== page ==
Undo a :u or :ubt
The keyword command :oops will undo the most recent
:ubt (or :u, which we here consider just another
:ubt). A second :oops will undo the next most recent
:ubt, a third will undo the :ubt before that one,
and a fourth :oops will return the logical world to its
configuration before the first :oops.
Consider the logical world (see world) that represents the current
extension of the logic and ACL2's rules for dealing with it. The :ubt and :u commands ``roll back'' to some previous world
(see ubt). Sometimes these commands are used to inadvertently
undo useful work and user's wish they could ``undo the last undo.'' That is
the function provided by :oops.
:Oops is best described in terms of an implementation. Imagine a ring
of four worlds and a marker (*) indicating the current ACL2 world:
This is called the ``kill ring'' and it is maintained as follows. When you
execute an event the current world is extended and the kill ring is not
otherwise affected. When you execute :ubt or :u, the
current world marker is moved one step counterclockwise and that world in the ring is replaced by the result, say w0', of the
:ubt or :u.
If you were to execute events at this point, w0' would be
extended and no other changes would occur in the kill ring.
When you execute :oops, the marker is moved one step clockwise. Thus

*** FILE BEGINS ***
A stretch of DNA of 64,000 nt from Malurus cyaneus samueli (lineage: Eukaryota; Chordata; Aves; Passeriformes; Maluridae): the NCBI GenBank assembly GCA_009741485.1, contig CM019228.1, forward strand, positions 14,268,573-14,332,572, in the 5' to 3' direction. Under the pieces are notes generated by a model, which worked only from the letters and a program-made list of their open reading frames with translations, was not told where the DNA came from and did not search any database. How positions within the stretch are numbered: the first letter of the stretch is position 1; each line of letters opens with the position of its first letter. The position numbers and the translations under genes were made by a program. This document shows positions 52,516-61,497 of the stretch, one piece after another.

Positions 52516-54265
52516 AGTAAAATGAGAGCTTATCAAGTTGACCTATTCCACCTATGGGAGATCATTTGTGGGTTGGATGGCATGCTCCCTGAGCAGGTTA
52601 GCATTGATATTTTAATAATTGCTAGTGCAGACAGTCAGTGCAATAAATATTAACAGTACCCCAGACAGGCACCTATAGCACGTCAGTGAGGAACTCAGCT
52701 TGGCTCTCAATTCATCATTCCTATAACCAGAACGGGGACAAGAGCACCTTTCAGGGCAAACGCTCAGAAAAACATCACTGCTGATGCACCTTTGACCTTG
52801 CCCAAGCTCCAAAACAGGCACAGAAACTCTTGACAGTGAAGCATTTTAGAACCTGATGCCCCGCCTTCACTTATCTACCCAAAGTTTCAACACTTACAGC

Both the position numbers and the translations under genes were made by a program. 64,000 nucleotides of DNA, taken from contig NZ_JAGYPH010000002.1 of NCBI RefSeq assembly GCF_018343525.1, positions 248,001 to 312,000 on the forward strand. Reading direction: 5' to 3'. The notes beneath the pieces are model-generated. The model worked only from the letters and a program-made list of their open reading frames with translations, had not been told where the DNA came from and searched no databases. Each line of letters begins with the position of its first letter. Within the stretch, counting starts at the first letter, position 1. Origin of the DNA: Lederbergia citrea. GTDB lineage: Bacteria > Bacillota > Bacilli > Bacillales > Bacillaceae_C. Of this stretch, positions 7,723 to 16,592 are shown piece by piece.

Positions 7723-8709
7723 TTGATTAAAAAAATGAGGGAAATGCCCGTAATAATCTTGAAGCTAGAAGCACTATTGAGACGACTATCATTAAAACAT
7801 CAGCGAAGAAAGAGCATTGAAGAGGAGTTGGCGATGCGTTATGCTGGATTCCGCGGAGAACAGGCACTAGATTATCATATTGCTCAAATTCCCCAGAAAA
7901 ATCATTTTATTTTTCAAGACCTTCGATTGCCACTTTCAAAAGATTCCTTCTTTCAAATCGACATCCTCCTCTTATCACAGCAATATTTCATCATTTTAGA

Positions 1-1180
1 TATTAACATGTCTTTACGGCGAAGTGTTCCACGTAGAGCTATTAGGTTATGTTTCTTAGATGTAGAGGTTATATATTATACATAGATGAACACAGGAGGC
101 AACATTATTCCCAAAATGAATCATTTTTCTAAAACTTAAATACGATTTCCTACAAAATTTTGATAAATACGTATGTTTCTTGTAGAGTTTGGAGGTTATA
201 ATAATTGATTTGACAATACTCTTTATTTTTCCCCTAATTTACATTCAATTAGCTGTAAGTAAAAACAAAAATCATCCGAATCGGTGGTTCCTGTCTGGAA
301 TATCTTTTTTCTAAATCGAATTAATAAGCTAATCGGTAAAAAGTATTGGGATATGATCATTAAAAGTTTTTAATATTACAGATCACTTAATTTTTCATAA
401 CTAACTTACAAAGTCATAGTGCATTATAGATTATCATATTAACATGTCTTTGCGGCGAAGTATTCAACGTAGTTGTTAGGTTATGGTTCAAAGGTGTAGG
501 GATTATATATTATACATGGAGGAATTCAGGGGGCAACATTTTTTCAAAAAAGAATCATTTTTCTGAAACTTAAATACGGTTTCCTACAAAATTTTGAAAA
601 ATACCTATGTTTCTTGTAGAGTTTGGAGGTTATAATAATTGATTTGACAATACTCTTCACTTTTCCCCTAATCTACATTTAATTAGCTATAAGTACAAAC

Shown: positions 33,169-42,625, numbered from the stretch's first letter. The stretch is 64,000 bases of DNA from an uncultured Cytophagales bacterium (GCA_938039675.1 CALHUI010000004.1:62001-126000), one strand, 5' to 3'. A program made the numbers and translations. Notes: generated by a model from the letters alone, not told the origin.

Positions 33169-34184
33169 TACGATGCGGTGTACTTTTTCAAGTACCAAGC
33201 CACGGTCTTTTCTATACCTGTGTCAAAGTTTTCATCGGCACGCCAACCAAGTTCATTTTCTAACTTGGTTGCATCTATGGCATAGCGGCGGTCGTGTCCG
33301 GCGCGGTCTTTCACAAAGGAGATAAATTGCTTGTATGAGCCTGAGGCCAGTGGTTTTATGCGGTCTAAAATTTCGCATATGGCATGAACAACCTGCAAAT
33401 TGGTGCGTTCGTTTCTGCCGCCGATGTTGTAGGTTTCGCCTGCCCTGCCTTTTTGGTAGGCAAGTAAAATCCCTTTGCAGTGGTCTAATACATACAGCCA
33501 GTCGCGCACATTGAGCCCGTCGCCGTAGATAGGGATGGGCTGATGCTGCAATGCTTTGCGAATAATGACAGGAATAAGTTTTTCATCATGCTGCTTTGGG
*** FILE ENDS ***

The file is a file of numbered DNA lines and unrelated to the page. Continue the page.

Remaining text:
the kill ring becomes
and the current ACL2 world is w0 once again. That is,
:oops ``undoes'' the :ubt that produced w0' from
w0. Similarly, a second :oops will move the marker to w1,
undoing the undo that produced w0 from w1. A third :oops makes
w2 the current world. Note however that a fourth :oops
restores us to the configuration previously displayed above in which w0'
has the marker.
In general, the kill ring contains the current world and the three
most recent worlds in which a :ubt or :u were
While :ubt may appear to discard the information in the events undone, we can see that the world in which the :ubt occurred is still available. No information has been lost about that
world. But :ubt does discard information! :Ubt discards the information necessary to recover from the third most recent
ubt! An :oops, on the other hand, discards no information, it
just selects the next available world on the kill ring and doing enough
:oopses will return you to your starting point.
We can put this another way. You can freely type :oops and inspect
the world that you thus obtain with :pe, :pc,
and other history commands. You can repeat this as often as you
wish without risking the permanent loss of any information. But you must be
more careful typing :ubt or :u. While :oops makes
:ubt seem ``safe'' because the most recent :ubt can
always be undone, information is lost when you execute :ubt.
We note that :ubt and :u may remove compiled definitions (but
note that in some Lisps, including CCL (OpenMCL) and SBCL, functions are
always compiled). When the original world is restored using :oops,
restored functions will not generally be compiled (except for Lisps as above),
though the user can remedy this situation; see comp.
Finally, we note that our implementation of oops can use a significant
amount of memory, because of the saving of old logical worlds. Most
users are unlikely to experience a memory problem, but if you do, then you may
want to disable oops by evaluating (reset-kill-ring 0 state); see